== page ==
One Big @#% Ankaboot
Last month Qatar Museums Authority unveiled the newest public art work to be obtained for Doha – one big #@% spider! It is one of Louise Bourgeois’ famous “Maman”s. When QMA requested I write the catalogue essay, I was hesitant. After all, everyone and their er-maman has something to write about it.
Still, I agreed to go view her. At the time construction was still going on and the workers were using the MASSIVE speaker system to play radio during the work day. When I came up into that huge atrium (I do not jest) it was to Freddie Mercury’s perfect yodel.
“Mama! oOoO!” echoed all around Maman.
Bohemian Rhapsody was drowning out the sound of saws and hammers.
And she was so big, I mean huge.
I couldn’t say no.
Sadly, I did not include anything about the musical serendipity of my experience in the catalogue essay (that be what this blog is for). And I warn you it is written in my pardon-me-for-sounding-like-a-jerk-but-this-is-official-business-voice. H8 if you need to.
Meanwhile, for your visual aid – MAMAN, IN DOHA & FOR SOME REASON, IN BLUE:
Also! Before you get tangled up in all that – if you are in Doha, I recommend taking a drive on the road outside Qatar Foundation at dusk. If you look to your right driving away from the city, you’ll be able to catch a glimpse of her through the window. She is a rather arresting sight.
“And We have instructed humans to be good to their parents.” Qur’an, Surat Al-Ankaboot (Chapter of the Spider), verse 8
Standing sheltered in the arch of MAMAN’s eight sinewy legs is a primal experience. Her laden body hangs ten meters overhead, twenty polished marble eggs just visible through the bronze mesh of her belly. If it is possible to feel the contradictory sensations of fear and comfort at once, she evokes them. The presence of this massive, matronly arachnid is singular no matter the context. The arrival in Doha of the late Louise Bourgeois’s iconic sculpture of a spider is an exceptionally potent event not only in the history of Qatar’s public art collection but in the placement of MAMAN in different cultural contexts throughout the world.
The French–American sculptor and grande dame of confessional art Louise Bourgeois created MAMAN (French for “Mama”) for the 2000 inaugural commission of the Tate Modern’s Unilever Series. Mining the traumas and relationships in her own life as a creative quarry, Bourgeois created MAMAN as a tribute to her mother Josephine, a “weaver” who ran a workshop for restoration of medieval and renaissance tapestries in the early part of the 20th century. Conceived towards the very end of Bourgeois’s life and during a flourish of activity in the late 1990s, the MAMAN on display in Qatar is the largest example of her many spider sculptures. Today, seeing MAMAN (of which there are six bronze casts in the world) nestled in the impressive boughs of the Qatar National Convention Center, the already visceral reaction to the artwork is only heightened. She stands in wait at the center of a 40,000 square-meter structure inspired and designed in the shape of a sidra tree. Visible from the road behind a web of glass and steel, the location of MAMAN is symbolically potent as she watches over Qatar Foundation’s Education City. Overlooking this vast academic compound, one is reminded of the express intentions of Her Highness Sheikha Moza Bint Nasser, upon the founding of Education City, to create a safe and nurturing space of potential and growth.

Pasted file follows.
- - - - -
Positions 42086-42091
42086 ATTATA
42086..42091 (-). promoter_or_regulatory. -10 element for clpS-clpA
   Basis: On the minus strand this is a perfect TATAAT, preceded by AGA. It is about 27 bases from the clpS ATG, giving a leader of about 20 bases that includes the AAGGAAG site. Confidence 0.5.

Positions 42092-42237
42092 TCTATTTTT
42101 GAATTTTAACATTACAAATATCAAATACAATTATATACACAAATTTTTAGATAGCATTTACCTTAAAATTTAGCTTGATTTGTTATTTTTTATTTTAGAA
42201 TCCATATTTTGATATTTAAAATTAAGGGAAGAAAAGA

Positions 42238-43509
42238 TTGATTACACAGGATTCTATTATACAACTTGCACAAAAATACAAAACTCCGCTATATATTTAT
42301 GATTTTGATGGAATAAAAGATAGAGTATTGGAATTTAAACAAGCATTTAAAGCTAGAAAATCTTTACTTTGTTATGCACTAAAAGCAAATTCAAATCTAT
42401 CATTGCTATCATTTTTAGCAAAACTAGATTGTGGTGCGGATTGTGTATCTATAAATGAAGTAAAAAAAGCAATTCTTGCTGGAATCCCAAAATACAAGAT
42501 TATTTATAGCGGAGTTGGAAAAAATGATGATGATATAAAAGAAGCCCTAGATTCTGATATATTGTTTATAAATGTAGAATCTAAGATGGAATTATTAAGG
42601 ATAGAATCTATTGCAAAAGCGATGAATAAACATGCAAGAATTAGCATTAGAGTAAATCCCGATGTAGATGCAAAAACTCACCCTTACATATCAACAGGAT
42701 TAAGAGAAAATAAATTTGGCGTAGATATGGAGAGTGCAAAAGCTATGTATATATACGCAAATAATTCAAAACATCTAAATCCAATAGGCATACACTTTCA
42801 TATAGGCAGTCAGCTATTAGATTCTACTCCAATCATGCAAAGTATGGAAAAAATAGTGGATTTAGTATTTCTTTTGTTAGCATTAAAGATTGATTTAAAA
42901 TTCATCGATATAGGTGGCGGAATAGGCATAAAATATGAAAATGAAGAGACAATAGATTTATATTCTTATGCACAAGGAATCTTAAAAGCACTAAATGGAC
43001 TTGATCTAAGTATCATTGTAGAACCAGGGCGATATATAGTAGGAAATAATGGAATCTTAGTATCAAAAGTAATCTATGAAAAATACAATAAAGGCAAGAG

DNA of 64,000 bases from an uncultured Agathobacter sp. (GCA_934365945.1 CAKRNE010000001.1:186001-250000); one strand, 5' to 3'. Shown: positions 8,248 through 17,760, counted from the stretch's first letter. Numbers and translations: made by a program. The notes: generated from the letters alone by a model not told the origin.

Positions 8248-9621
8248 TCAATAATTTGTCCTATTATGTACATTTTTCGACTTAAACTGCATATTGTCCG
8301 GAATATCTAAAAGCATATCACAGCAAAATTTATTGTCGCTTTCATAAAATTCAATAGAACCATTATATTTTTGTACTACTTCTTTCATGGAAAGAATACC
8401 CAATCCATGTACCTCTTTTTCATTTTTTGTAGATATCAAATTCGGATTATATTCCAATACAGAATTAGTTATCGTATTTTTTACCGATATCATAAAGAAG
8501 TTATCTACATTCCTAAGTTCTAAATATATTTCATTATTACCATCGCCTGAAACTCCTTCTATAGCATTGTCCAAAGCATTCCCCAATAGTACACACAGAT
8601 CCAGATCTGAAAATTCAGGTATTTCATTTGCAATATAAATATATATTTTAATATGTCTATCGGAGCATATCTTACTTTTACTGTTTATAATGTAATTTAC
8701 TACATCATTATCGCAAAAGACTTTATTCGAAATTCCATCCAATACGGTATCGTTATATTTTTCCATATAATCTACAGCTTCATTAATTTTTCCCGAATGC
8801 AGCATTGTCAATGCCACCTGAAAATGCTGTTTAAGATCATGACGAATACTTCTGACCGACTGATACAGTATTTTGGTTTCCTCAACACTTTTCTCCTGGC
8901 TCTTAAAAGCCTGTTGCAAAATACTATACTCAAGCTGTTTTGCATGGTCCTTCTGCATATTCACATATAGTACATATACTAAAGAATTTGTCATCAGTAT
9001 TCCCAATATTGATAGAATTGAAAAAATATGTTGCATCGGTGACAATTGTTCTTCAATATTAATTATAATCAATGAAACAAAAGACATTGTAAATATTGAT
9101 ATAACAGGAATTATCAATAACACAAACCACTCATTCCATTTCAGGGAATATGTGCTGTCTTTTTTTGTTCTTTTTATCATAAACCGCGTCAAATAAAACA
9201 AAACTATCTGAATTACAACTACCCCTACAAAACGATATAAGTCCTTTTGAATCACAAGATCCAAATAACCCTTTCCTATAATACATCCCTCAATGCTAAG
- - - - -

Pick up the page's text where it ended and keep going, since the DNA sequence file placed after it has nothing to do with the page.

Beyond the base human reaction to the sculpture, there is also a very special cultural resonance that the local public brings to the experience of encountering MAMAN. The spider holds an honored place in Islamic tradition. The Holy Qur’an includes a chapter titled “The Spider”, quoted above, and Muslim children everywhere are taught from their first squeamish encounters with spiders that it is forbidden to kill one. This protective, culturally specific attitude towards the spider is linked directly to the story of the Prophet Mohamed (PBUH) and his companion Abu Bakr’s narrow escape from a band of Meccan assassins on their way to Medina. Upon taking refuge from their aggressors inside a cave, they saw a tiny spider quickly weave her silver web over the entrance, throwing the trackers off the trail and sparing the two men from harm. Humbled by this miracle, the Prophet taught his followers that spiders were to be treated with respect.
As a profound and easily accessible work of modern art, I hope that the unveiling of Bourgeois’s ode to our origins transcends the usual boundaries that separate the general public from modern art. Like few other works, MAMAN transfixes art collectors and construction workers alike. In relation to her commanding presence, we are all tiny and meek. She ensnares equally everyone who crosses her path and therein lies her true power. After all, it doesn’t matter to MAMAN where you are from or where you are going; to her you are only human and she is there to remind you of that.